Outline Anew For Mad Organizational Mojo

Make a quickie outline.

A new one to match the finished first draft.

It doesn’t need to be a book in and of itself, but go through the quick beats. Outline each chapter, maybe — one sentence per. Or outline the arrangement of tentpole plotpoints (meaning, those moments in the story that are vital to hold the whole thing up). You can get detailed, if you want — I’ve gone through and used Excel to chart the minutiae of a story (plot, character beats, thematic punctuation, appearance of certain motifs). The reason for doing this is — your novel? It’s a big trash bag full of who-the-fuck-knows. It’s the forest and you need to see the trees. An outline lets you get your hands on it. You can break it down, break it apart, and feel more comfortable understanding how individual components contribute to the whole.

Two Lists: Shit That Works, Shit That Sucks

Now is your time to be like a housecat on a countertop — you will use your paw to select the things that have violated your feline majesty and you will paw them onto the floor, FOR OH HOW THEY DISGUST YOU. Fuck this shit. Fuck that. Not that. Also that.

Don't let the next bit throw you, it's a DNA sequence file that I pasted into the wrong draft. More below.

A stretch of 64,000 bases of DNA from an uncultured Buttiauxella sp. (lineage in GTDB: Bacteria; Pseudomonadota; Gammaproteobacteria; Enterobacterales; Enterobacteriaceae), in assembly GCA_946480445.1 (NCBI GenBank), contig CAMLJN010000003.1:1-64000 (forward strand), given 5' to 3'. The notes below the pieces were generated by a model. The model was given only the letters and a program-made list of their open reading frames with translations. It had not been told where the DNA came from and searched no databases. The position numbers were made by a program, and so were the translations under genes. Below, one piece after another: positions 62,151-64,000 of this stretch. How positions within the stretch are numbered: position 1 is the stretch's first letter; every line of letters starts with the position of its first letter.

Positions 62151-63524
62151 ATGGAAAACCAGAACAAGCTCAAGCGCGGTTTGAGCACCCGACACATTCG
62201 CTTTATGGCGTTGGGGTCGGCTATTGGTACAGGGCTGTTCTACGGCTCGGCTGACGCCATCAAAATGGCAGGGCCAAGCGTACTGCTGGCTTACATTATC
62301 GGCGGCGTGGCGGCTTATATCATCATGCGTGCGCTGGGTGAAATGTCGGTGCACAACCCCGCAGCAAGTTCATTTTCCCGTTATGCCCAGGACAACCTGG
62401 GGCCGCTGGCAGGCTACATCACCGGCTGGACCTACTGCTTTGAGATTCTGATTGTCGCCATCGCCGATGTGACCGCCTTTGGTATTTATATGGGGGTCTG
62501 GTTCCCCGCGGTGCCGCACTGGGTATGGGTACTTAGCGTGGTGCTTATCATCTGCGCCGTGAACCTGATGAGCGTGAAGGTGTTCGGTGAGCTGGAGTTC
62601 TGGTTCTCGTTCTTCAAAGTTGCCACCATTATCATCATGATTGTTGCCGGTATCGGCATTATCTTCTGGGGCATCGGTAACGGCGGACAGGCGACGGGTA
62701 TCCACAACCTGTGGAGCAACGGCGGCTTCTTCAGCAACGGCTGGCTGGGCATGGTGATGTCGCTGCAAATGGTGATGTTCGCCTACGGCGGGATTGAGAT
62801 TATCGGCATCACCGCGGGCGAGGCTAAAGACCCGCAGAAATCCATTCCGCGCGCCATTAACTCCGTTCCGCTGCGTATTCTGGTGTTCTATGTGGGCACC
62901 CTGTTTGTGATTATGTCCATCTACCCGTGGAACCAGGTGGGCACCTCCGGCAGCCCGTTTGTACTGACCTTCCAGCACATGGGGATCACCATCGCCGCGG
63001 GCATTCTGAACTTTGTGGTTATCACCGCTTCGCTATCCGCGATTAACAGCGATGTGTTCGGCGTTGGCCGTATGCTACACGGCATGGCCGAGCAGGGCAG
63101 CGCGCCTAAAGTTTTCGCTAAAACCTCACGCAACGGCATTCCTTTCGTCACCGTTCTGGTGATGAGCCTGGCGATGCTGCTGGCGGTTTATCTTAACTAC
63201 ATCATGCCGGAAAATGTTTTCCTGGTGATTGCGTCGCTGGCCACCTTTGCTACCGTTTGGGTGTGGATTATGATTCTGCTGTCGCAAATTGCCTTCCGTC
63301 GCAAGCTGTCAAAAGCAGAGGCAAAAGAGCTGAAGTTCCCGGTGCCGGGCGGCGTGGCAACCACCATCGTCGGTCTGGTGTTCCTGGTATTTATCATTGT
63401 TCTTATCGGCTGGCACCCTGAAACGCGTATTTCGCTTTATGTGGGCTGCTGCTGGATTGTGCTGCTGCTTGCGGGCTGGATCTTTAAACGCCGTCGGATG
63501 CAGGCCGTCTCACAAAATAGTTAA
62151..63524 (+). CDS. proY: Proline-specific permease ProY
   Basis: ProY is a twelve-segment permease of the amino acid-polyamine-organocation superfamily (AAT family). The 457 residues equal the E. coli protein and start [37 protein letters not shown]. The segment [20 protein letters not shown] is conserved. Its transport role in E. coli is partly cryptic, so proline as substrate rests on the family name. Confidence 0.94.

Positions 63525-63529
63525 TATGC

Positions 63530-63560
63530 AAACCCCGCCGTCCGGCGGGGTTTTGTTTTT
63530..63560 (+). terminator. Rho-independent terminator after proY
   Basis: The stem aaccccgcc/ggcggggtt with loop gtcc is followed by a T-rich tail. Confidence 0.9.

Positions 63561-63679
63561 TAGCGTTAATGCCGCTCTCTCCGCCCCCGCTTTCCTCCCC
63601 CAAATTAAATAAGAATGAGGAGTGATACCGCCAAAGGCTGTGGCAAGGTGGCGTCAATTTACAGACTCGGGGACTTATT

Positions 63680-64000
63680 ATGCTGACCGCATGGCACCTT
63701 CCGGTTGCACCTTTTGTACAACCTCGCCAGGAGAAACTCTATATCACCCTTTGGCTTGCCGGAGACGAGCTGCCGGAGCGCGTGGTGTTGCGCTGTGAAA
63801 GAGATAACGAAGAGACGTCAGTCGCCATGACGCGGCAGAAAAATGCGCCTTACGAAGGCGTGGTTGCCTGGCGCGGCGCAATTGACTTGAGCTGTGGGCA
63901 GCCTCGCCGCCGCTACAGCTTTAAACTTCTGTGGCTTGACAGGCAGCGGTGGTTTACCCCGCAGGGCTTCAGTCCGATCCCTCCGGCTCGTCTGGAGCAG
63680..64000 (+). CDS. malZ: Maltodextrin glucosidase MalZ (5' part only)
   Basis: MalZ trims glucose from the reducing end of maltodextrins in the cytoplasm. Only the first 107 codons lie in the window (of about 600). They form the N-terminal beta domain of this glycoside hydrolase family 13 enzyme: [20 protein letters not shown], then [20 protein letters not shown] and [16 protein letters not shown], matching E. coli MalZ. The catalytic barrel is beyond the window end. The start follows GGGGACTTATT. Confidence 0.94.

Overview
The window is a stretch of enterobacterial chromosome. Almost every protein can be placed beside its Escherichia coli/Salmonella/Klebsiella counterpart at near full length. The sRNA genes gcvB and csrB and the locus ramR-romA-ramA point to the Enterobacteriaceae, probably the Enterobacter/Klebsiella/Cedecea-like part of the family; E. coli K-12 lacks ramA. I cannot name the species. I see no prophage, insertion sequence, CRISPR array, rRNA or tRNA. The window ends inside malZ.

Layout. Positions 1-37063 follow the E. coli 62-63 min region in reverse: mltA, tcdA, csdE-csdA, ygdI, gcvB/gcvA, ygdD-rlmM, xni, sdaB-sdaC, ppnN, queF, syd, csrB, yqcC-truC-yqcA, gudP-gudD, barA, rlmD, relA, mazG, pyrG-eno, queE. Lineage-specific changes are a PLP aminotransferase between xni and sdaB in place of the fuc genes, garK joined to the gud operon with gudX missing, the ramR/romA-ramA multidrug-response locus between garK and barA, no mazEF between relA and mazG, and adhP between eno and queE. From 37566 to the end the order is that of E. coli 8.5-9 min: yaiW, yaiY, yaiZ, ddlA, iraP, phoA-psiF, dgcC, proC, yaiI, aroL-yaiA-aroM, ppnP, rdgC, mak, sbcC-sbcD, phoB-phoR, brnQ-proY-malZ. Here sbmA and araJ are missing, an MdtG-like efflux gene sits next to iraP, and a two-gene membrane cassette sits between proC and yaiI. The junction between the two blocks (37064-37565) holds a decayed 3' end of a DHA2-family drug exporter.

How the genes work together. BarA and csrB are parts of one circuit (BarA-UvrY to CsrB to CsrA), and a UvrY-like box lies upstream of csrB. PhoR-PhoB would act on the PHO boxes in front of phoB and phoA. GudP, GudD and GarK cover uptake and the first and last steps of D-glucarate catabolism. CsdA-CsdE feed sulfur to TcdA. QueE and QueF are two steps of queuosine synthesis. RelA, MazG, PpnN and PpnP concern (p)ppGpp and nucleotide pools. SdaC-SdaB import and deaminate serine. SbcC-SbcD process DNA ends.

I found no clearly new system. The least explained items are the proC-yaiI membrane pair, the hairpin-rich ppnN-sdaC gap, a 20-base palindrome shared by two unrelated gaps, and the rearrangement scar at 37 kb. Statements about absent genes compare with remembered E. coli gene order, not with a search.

*paw swiping*

*glass breaking*

Go through your whole draft. Find things in the draft and put them in one of the two aforementioned lists — THIS IS BALLS AND I HATE IT or OKAY YOU CAN STAY. (You might have a third list, which might be roughly titled BLOODY HELL, NO IDEA, or simply, ENH…? In this third list go all the things that you can’t figure out if they’re total pants or utter genius.) You don’t need to commit to doing anything yet with this list — but it’s a good jumping off point for getting you to think about your work as an agglomeration of Things That Work and Things That Don’t.

Those things that work can, at least temporarily, remain unpoked, unprodded.

That which does not? Well, you’ll have to decide what to do.


Or eradicate outright?

I Reach For Low-Hanging Fruit First

Entering into a revisions on a second draft, I am both lazy and timid. I pick and fritter and wince. I rarely make any motions right away that would startle the beast — I’m basically doing the equivalent of poking a teddy bear in its soft, round tummy. I don’t just scoop up low-hanging fruit; I look for the rotten stuff on the ground that’s already acting as a buffet for hungry bees.

I attack things that:

a) I know are super-broken because I probably knew it when I was writing it (“Mental note: in chapter 4, I call the protagonist Dave when her name is really Annabeth, and also I got high and wrote a random leprechaun sex scene so that needs to get chopped out with a fire ax.”).

b) I know won’t mess up anything else if I fix it — so, removing the aforementioned leprechaun lovemaking scene doesn’t then cascade through the rest of the draft.